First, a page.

Tuesday, January 23, 2007

Showing the description of a page in the Content Query Web Part as rich HTML

The Content query web part is a wonderful way to aggregate data into a page. A common use of it is to show "news" pages in the home page of a publishing site. This is well enough, and it even has several styles to pick from :

If you want to customize one of the styles or create your own you can do that by editing the xslt data

Some of the built-in styles include the description field and display it, but my problem was that the description was plain text. It even ignored line breaks that the users wrote. And that is a big problem if you want a summary of the article in your home page with a "read more..." link. For example, if the description the user wanted on the home page was:

This is a very important description
that has a line break.

He would instead get:
This is a very important description that has a line break.

Solution?Since the pages sit in a document library, and since document libraries do not support rich text fields (damn it!), I had to think of a quick and ugly solution - paste html text into the description. So if the description was to be:

This is a very important description
that has a line break.

the user had to paste the html equivalent:

This is a very <strong><font color="red">important</font></strong> description<br>that has a line break.


So I tried this, and found a flaw. The Content Query web part would display the text as-is and would not format it as rich html.

XSL to the rescue

To resolve this, there is a simple tweak you can do on the itemstyle.xsl file in the site. Open the site in SharePoint Designer, and navigate to the "Style Library" folder, and into the "XSL Style Sheets" folder. Check out and open the ItemStyle.xsl file, and in it find the style that you are using in the webpart, where you want to display the description as rich text.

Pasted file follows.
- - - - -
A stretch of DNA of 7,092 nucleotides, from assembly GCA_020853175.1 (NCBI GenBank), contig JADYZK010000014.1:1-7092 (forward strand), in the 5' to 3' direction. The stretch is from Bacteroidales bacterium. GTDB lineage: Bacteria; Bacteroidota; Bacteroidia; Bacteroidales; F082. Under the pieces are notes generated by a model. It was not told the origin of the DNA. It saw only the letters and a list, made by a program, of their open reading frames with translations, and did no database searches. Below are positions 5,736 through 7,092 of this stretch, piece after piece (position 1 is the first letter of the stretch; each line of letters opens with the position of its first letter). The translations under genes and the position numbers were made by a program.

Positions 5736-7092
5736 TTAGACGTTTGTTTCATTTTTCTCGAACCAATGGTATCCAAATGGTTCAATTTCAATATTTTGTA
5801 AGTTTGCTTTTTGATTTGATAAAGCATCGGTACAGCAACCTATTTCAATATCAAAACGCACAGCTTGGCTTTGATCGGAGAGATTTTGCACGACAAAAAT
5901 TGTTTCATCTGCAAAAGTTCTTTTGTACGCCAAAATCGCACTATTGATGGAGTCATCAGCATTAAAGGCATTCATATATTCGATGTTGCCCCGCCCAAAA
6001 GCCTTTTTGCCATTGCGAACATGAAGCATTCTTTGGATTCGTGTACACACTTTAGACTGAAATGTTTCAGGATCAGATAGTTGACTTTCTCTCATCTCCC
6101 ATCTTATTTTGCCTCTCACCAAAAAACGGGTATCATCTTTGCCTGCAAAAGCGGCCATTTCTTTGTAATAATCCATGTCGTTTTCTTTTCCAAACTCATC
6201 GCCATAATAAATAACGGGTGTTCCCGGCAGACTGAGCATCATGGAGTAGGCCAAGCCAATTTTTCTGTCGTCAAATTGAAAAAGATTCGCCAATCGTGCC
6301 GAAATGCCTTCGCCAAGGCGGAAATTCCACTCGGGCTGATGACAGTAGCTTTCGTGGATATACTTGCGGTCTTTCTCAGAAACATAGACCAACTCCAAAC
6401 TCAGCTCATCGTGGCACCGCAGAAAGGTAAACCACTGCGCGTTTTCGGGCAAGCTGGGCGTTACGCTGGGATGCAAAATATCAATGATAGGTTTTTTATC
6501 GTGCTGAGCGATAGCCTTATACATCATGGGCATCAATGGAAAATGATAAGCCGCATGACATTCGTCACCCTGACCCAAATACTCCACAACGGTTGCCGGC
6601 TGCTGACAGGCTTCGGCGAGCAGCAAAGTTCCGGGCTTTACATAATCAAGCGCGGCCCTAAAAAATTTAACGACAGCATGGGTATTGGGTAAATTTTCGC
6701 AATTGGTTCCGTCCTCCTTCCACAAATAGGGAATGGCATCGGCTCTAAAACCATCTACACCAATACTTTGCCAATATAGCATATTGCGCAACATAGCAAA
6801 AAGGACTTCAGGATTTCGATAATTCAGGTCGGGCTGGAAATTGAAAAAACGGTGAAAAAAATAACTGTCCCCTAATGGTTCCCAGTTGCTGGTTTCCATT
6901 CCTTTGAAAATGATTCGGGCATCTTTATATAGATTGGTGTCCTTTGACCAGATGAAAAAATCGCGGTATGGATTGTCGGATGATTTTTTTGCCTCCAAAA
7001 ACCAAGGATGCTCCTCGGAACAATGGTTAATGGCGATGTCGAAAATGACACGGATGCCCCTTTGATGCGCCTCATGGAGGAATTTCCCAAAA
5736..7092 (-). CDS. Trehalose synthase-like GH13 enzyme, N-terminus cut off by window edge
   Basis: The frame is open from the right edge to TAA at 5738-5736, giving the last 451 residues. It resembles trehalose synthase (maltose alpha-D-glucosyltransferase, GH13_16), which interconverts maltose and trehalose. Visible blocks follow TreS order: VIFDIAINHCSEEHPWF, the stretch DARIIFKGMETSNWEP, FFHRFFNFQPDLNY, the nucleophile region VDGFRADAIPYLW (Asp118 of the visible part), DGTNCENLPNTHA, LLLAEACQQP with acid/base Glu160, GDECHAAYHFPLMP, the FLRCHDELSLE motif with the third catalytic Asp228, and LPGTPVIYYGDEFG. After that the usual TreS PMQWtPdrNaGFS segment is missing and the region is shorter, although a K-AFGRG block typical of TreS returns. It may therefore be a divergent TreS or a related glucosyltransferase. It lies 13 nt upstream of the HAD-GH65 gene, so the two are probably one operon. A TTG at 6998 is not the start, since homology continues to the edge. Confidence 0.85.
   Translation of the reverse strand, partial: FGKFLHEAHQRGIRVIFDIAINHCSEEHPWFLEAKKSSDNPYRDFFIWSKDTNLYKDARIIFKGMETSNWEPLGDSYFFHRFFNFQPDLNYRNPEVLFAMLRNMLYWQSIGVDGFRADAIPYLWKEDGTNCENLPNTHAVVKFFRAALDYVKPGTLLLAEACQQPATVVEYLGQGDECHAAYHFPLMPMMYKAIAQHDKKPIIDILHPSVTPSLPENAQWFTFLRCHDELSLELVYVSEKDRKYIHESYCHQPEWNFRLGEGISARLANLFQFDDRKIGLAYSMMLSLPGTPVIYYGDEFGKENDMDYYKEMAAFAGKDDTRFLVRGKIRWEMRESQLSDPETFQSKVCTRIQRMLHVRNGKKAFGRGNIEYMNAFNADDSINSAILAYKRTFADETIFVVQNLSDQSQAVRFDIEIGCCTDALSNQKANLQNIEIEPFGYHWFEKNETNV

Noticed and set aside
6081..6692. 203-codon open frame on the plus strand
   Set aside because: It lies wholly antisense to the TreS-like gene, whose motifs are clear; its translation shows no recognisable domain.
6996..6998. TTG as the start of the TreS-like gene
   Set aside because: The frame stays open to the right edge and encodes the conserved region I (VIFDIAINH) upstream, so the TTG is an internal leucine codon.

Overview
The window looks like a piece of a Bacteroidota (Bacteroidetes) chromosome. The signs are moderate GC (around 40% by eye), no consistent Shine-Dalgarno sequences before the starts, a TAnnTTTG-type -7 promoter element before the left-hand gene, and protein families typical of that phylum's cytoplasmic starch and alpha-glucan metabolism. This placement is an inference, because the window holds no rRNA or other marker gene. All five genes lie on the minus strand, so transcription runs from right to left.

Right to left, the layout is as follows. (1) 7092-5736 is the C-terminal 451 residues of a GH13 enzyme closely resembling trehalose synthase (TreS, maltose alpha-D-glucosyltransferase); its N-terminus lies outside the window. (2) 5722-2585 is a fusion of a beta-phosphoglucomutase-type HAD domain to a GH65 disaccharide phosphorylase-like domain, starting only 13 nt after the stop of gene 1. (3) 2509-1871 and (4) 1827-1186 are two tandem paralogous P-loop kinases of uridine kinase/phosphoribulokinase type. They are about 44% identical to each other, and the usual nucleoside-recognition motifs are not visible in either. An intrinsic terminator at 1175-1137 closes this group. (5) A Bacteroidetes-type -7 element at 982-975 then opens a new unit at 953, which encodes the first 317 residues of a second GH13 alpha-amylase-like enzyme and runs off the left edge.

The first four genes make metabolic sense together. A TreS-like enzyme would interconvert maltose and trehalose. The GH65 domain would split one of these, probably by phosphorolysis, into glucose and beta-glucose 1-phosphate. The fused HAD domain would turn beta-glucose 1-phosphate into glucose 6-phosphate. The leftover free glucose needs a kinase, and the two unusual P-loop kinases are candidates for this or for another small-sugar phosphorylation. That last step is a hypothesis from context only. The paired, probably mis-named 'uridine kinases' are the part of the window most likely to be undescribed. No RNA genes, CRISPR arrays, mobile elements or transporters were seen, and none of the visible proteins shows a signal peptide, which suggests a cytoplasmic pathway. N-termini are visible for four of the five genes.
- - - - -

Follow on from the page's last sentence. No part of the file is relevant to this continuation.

A quick way to do that would be to search the file for the text

<xsl:value-of select="@Description" />

inside the tag, so that the end result is:

<xsl:value-of select="@Description" disable-output-escaping="yes" />

With this quick change, the html code the user inputs in the description field will be displayed as rich text. The only danger in this is that the user will make a mistake, not close one of the fields and cause havoc on the page. So make sure your users are aware of the risk, and maybe write an event handler or workflow to validate the html. I would recommend just implementing an approval workflow that checks the validity of the html.


Rob Watson said...

Great post. Except in Sharepoint Designer I can't seem to find the folders you're talking about. I did a "find" for "@Description" through all the files and folders I can see in the tree but nothing came up.

Do I have to have more access, such as a server administrator, to make this change? Right now I'm just a site owner/administrator.

Ishai Sagi [SharePoint MVP] said...

Rob - do the search inside the xslt file I mention in the article. not on all files and folders.

Harish Mathanan said...

Brilliant yet simple! Thank you Ishai